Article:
F.ROOT-SERVERS.NET moved to Beijing?

Todd Underwood toddunder at gmail.com
Sun Oct 2 22:07:14 UTC 2011

valdis, all,

On Sun, Oct 2, 2011 at 6:02 PM,  <Valdis.Kletnieks at vt.edu> wrote:
> On Sun, 02 Oct 2011 17:30:37 EDT, Todd Underwood said:
>> 2) can any root server operator who serves data inside of china verify
>> that the data that they serve have not been rewritten by the great
>> firewall?
> DNSSEC should help this issue dramatically.  This however could be problematic
> if the Chinese govt (or any repressive regime) decides to ban the use of
> technology that allows a user to identify when they're being repressed.

sure, but DNSSEC is still basically unused.

>> 3) does ISC (or <Insert Root Operator Here>) have a plan for
>> monitoring route distribution to ensure that this doesn't happen again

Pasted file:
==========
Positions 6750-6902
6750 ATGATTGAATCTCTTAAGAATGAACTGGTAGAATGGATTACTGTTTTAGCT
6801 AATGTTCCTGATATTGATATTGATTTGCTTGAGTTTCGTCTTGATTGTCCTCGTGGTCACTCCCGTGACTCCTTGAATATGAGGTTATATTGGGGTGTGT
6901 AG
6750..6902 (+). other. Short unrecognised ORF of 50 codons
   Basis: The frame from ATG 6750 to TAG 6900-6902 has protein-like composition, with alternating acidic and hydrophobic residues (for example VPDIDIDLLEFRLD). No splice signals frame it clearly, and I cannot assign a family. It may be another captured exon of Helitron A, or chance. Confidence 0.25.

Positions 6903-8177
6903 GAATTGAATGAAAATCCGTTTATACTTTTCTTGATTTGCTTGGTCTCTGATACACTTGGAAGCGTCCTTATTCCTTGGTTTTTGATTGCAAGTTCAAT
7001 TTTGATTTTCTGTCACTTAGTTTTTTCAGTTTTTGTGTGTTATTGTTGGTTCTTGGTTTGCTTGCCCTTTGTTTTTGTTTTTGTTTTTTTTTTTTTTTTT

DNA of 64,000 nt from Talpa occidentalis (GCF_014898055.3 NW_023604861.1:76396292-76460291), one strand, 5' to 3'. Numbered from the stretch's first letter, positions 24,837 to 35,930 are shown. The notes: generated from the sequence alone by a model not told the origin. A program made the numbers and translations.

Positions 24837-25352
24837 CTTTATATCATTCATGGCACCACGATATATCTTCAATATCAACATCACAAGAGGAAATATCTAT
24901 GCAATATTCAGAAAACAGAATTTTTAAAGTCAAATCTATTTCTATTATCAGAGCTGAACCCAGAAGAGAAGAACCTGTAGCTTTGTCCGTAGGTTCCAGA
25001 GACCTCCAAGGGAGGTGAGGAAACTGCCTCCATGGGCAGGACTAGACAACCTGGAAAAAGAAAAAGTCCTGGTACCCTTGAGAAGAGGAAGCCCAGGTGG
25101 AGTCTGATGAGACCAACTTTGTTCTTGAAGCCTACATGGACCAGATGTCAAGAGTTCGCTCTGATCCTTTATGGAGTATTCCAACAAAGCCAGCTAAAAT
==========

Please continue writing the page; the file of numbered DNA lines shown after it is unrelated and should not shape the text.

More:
>> (without prompt detection and mitigation)?
> Leaked routes happen  External monitors and looking glasses and filters and
> communities are all things we should probably be doing more of, in order to
> minimize routing bogosity.  But when all is said and done, there's no real way
> to have a dynamic routing protocol like BGP and at the same time *guarantee*
> that some chucklehead NOC monkey won't bollix things up.  At best, we'll be
> able to get to "less than N brown-paper-bag moments per Tier-[12] per annum" for
> some value of N.

yep.  this is a *great* argument *against* running critical
information services on known-malicious network infrastructure, right?

i.e.:  if you are sure you're going to be interfered with regularly
and you're positive you can't restrict the damage of that interference
narrowly to the people who were already suffering such interference,
perhaps you should choose to not locate your critical network
information resource on that network.

yes, i'm (again) suggesting that people take seriously not doing root
name service inside of china as long as the great firewall exists.


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